VOORHEES, N.J.--(BUSINESS WIRE)--It’s summer and those bodies on the beach are not the only things frying. This time of year means more french fries, fried chicken and other tasty fried food. Both in home kitchens and on boardwalks across New Jersey, the oil is flowing and heavy duty frying is taking place. New Jersey American Water reminds everyone not to forget about all the resulting used fats, oils and grease (FOG).
FOG hardens as it goes down the drain. That can cause nearby sewer pipes to clog, which in turn may lead to the raw sewage actually backing up into your home or onto the streets. This nasty mess can shut down businesses, close a beach, or ruin your family get-together. It can also cause health issues. Whether it’s in your home’s pipes or the sewer main out under the street, FOG-caused blockages can be very expensive problem to fix.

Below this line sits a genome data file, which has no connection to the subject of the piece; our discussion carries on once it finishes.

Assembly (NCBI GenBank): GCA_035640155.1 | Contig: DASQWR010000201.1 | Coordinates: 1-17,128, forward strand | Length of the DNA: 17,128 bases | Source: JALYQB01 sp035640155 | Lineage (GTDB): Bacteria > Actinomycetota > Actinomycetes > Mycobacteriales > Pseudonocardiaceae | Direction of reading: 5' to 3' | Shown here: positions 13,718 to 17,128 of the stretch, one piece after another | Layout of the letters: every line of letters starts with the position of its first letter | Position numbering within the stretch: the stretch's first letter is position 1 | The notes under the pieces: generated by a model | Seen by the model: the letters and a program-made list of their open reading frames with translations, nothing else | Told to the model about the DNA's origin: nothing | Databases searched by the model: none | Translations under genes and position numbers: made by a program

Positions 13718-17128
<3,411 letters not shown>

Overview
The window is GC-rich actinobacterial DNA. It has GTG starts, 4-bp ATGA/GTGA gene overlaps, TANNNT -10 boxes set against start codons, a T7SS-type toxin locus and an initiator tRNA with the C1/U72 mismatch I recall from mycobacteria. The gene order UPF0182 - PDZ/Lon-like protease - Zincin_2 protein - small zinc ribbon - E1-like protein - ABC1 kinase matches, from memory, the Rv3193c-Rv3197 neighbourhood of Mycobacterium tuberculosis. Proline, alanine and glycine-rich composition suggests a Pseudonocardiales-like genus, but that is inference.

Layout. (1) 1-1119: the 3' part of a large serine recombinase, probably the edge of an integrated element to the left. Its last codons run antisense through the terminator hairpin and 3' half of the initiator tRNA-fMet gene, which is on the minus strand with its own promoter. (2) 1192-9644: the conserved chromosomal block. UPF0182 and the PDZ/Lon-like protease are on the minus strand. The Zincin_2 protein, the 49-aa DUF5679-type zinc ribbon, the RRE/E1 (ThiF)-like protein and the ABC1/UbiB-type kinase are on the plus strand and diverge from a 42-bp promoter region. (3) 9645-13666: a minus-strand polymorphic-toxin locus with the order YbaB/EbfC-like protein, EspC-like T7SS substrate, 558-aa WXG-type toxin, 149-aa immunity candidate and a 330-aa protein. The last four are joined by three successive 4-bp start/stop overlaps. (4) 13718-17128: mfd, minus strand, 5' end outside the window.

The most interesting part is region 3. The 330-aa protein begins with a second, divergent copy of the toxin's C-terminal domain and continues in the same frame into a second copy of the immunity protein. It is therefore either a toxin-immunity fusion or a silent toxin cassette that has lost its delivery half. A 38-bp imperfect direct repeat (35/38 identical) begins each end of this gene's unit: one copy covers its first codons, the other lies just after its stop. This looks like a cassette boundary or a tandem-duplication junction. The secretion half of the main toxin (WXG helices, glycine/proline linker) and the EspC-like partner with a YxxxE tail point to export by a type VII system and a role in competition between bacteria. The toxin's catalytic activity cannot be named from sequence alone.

To avoid a household mess, possible environmental damage, costly repairs, and get the most out of another frying session, here are a few easy dos and don’ts to deal with the hot stuff:
- Don't pour oil and grease down the drain.
- Do put oil and grease in covered and sealable containers.
- Do remove oil and grease from dishes, pans, fryers, and griddles. Cool first before you skim, scrape, or wipe off excess grease.
- For the grease that cannot be poured into the container, Do wipe pans clean with a paper towel and put it in the trash.
- Do dispose of the sealed container in accordance with your local ordinances.
New Jersey American Water, a subsidiary of American Water is the largest investor-owned water utility in the state, providing high-quality and reliable water and/or wastewater services to approximately 2.7 million people. American Water is the largest and most geographically diverse publicly traded U.S. water and wastewater utility company. Marking its 130th anniversary this year, the company employs 6,700 dedicated professionals who provide regulated and market-based drinking water, wastewater and other related services to an estimated 15 million people in 47 states and Ontario, Canada. More information can be found by visiting www.amwater.com